The path of a pioneer is not easy, but we follow in the footsteps of the ultimate Pioneer—even the Savior—who went before, showing us the way to follow.
“Come, follow me,”3 He invited.
“I am the way, the truth, and the life,”4 He declared.
“Come unto me,”5 He called.
The way can be trying. Some find it difficult to withstand the mocking and unsavory remarks of foolish ones who ridicule chastity, honesty, and obedience to God’s commands. The world has ever belittled adherence to principle. When Noah was instructed to build an ark, the foolish populace looked at the cloudless sky and then scoffed and jeered—until the rain came.
On the American continent long centuries ago, people doubted, disputed, and disobeyed until the fire consumed Zarahemla, the earth covered Moronihah, and the water engulfed Moroni. Jeering, mocking, ribaldry, and sin were no more. They had been replaced by sullen silence, dense darkness. The patience of God had expired, His timetable fulfilled.
Maria Linford never lost her faith despite persecution in England, the hardships of her journey to “the place which God … prepared,”6 and the subsequent trials she endured for her family and the Church.
At a 1937 graveside ceremony dedicated to Maria’s memory, Elder George Albert Smith (1870–1951) asked her posterity: “Will you live true to the faith of your ancestors? … Do strive to be worthy of all the sacrifices [they] have made for you.”7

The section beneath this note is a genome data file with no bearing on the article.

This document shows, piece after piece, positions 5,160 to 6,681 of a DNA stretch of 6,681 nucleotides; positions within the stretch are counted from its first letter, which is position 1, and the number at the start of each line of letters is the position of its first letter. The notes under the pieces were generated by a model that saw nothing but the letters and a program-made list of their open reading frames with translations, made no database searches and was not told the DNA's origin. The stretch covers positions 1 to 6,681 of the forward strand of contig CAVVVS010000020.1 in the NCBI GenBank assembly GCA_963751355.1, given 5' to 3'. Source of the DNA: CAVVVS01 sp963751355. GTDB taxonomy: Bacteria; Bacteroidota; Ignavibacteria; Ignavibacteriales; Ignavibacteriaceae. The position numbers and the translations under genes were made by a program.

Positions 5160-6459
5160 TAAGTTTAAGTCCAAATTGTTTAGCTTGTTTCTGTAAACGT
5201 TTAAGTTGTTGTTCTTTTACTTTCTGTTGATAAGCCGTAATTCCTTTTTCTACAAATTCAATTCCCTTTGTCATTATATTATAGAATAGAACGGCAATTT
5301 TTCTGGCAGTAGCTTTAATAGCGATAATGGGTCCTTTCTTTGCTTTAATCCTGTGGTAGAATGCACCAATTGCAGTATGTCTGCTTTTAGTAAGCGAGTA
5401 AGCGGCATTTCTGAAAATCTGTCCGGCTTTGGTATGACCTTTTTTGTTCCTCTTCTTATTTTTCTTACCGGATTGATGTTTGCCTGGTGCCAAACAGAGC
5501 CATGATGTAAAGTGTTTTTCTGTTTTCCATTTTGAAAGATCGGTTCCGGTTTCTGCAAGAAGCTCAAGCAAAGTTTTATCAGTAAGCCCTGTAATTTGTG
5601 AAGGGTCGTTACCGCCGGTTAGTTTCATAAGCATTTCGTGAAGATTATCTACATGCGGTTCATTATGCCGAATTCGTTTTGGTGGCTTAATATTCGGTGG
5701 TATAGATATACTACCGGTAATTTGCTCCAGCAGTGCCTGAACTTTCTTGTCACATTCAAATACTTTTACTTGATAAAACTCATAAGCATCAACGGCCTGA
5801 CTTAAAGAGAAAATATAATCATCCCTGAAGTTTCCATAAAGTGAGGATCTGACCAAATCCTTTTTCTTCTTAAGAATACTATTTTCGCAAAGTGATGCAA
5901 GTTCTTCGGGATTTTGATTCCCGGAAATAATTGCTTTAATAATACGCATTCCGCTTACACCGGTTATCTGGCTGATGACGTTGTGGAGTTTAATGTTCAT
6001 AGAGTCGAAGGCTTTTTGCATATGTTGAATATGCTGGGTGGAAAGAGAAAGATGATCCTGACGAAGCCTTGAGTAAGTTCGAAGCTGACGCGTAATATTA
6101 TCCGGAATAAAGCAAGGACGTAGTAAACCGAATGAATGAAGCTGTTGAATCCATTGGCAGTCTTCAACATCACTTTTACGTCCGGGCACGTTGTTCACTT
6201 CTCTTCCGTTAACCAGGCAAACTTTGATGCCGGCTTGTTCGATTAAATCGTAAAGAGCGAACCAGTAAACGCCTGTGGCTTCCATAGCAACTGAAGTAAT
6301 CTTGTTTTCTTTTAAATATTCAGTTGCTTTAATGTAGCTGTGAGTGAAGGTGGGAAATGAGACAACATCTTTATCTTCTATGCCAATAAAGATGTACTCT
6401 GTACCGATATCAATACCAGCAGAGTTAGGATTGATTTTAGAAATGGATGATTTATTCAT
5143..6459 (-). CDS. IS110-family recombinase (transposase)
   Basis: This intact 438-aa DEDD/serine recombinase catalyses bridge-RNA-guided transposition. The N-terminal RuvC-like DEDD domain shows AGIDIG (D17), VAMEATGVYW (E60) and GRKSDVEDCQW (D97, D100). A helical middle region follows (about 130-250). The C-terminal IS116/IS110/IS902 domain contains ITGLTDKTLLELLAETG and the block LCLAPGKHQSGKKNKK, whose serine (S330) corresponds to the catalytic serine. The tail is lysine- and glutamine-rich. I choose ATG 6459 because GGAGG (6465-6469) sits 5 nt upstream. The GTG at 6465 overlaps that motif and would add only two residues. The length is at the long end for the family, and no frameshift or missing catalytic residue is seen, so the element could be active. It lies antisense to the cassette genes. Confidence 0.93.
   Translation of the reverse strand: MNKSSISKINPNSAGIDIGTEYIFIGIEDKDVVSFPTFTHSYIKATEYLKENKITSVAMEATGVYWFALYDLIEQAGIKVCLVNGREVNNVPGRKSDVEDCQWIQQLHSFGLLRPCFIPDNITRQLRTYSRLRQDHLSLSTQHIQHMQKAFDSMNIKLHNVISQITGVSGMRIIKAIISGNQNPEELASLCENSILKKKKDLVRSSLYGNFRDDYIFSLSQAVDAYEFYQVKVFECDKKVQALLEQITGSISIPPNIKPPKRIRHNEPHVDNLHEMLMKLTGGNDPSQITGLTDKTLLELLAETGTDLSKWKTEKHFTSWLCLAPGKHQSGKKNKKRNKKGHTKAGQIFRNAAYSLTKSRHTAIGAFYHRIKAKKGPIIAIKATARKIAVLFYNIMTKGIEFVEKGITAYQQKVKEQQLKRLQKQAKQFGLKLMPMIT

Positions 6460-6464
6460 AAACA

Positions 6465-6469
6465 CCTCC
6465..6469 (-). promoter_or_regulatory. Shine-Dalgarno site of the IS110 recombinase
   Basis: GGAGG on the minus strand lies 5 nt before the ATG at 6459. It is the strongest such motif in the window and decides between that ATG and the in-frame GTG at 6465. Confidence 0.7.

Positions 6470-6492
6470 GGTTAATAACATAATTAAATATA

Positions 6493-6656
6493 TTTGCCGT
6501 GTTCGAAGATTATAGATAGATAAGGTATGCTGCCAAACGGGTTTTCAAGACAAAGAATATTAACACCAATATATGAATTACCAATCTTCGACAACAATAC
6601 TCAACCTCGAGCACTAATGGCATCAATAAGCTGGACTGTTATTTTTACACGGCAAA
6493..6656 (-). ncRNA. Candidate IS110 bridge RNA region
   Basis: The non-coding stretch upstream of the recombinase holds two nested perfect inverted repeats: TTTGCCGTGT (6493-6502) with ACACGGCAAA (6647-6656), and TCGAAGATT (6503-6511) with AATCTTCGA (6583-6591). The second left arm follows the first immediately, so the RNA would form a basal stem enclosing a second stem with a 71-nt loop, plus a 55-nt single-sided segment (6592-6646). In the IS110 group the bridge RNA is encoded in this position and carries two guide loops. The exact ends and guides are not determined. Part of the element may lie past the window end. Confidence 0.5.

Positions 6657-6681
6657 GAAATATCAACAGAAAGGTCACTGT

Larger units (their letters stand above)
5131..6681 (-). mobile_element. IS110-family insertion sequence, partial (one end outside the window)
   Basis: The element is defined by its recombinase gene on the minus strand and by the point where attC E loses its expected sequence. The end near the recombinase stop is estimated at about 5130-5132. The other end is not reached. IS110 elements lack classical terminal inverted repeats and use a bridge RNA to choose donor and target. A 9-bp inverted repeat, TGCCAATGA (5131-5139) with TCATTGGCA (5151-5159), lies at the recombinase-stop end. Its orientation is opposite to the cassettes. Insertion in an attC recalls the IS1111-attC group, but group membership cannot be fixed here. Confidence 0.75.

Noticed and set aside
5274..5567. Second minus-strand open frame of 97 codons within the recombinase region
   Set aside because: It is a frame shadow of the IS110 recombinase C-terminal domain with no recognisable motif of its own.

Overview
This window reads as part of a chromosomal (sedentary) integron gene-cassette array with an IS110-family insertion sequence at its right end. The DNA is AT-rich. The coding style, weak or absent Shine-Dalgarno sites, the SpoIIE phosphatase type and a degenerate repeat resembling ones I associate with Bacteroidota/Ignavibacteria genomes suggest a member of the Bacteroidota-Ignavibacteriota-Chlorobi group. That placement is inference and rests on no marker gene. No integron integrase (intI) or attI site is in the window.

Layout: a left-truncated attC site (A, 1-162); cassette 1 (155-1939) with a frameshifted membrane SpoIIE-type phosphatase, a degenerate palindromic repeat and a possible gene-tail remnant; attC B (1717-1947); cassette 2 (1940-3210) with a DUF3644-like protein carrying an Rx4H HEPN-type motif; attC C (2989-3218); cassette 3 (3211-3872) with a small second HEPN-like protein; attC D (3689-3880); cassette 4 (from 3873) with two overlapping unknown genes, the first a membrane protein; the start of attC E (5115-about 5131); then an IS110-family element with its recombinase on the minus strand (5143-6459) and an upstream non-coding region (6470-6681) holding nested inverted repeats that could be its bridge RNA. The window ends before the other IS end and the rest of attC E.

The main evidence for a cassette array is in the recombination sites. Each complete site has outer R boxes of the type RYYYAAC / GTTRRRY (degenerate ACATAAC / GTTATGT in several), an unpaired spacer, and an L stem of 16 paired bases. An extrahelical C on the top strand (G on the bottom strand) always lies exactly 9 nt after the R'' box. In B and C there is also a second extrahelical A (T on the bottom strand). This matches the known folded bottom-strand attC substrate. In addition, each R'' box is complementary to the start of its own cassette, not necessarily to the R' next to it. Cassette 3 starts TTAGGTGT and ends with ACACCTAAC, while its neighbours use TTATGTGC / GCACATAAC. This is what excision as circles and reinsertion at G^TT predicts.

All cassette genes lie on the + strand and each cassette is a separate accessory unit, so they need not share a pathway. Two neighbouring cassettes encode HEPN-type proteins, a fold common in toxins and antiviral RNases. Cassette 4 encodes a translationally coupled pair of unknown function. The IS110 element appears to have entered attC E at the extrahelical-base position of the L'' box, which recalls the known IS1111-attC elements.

As we seek to build Zion in our hearts, in our homes, in our communities, and in our countries, may we remember the resolute courage and abiding faith of those who gave their all that we might enjoy the blessings of the restored gospel, with its hope and promise through the Atonement of Jesus Christ.
Teaching from This Message
Consider asking those you teach to think of people in their lives who have gone before and been pioneers for them. Then ask them when they’ve had to be pioneers and prepare the way for others. Invite them to ponder the moments that they’ve had to sacrifice and why it was worthwhile. You could then challenge them to record their testimony of “the ultimate Pioneer,” the Savior.